Reduxio obliviates Kubernetes container silos

Reduxio today announced the Magellan Cloud Data Platform via a jargon-dripped press release.

This is a “native cloud storage and data management platform with its breakthrough microservices architecture that provides enterprises deploying stateful container applications never-before-available capability and flexibility for Kubernetes-based private, hybrid, and multi-cloud infrastructure”. Try saying that in one breath.

Reduxio said Magellan delivers instant application mobility and rich data management capabilities. The platform will allow enterprises to unify multiple infrastructure islands into a single data cloud, the company claimed.

Cloud storage will be big

“Cloud storage will be a $97 billion market worldwide in just three years, driven in large part by the shift to cloud-native applications, but deployments are still far too burdened by the technologies of the past,” said Ori Bendori, Reduxio CEO.

Reduxio cites Gartner estimates that “by 2022, more than 75 per cent of global organisations will be running containerised workloads in production, which is a significant increase from fewer than 30 per cent today.”

But many containerised applications today run on storage systems created for on-premise workloads and retrofitted to support containers and clouds. This creates siloed and inflexible infrastructure, according to Reduxio.

Magellan fixes this because it delivers cloud-native container portability and scalability, the company said.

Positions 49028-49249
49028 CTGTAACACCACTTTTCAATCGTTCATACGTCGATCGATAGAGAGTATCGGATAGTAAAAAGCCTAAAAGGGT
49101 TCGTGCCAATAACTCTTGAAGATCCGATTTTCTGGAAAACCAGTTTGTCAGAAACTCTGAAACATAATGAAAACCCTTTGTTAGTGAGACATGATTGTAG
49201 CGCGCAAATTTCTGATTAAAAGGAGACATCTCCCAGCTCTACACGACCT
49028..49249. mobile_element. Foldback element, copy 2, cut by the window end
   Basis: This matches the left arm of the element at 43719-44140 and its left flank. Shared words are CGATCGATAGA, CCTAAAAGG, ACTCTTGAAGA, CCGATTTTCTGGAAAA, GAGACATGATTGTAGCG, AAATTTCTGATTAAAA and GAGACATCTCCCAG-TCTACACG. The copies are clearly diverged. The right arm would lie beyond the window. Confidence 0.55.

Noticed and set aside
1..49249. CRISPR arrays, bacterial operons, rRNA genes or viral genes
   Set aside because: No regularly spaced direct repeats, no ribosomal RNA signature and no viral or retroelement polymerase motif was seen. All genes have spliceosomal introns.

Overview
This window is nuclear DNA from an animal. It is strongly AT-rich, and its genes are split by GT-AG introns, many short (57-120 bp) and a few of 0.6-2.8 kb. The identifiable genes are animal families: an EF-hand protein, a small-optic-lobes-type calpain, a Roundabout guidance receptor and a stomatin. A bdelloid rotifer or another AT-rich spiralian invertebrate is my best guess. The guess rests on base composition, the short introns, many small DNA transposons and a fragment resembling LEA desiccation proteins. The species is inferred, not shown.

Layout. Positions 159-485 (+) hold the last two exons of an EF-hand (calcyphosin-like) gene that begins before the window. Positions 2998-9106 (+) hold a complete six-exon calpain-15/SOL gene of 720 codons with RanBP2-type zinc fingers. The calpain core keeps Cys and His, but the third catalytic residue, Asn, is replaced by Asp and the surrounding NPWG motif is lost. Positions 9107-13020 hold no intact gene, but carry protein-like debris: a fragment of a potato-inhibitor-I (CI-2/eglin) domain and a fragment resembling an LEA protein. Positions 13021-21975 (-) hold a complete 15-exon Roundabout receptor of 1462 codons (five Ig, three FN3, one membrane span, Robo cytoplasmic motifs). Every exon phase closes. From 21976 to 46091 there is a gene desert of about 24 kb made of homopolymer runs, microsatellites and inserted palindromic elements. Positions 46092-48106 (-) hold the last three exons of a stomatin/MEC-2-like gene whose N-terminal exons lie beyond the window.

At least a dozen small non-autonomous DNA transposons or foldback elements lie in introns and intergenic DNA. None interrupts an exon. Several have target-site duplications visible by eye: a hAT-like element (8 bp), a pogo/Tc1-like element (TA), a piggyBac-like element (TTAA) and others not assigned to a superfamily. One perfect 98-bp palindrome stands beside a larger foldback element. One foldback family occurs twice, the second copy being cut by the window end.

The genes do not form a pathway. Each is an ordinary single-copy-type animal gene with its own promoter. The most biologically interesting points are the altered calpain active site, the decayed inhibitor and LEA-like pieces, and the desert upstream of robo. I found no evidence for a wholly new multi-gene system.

Magellan will support the analysis, storing and sharing of large amounts of data better and more cost-effectively than any other product, Reduxio said. But the company has released no numbers to support its big claim and has not published a data sheet to describe the technology.

Magellan voyage

Reduxio is working on Magellan evaluation and development with various customers and partners. It has joined the Linux Foundation and Cloud Native Computing Foundation.

According to Reduxio, Magellan can accelerate GPUs for AI/ML workloads, and it has joined the NVIDIA Inception virtual accelerator program intended to help startups in AI and data sciences.


Magellan goes live in autumn 2019 and its launch marks something of a pivot for Reduxio.

The Israeli startup began life in 2012 as the developer of primary storage, an HX/TimeOS arraythat could be rolled back to any point in time. It stored data in unique indexed, tagged and timestamped chunks.

However, Reduxio went through a re-organisation in May 2018 with a new CEO joining, executives leaving and fresh funding sought. The company changed tack to focus on Kubernetes containers and the public cloud.

This involved the notion of metadata, describing storage objects, as slides presented at an October 2017 Reduxio briefing in Tel Aviv illustrate:

The upshot is that Reduxio has applied its metadata-driven technology, developed originally for primary storage, to stateful containers instead.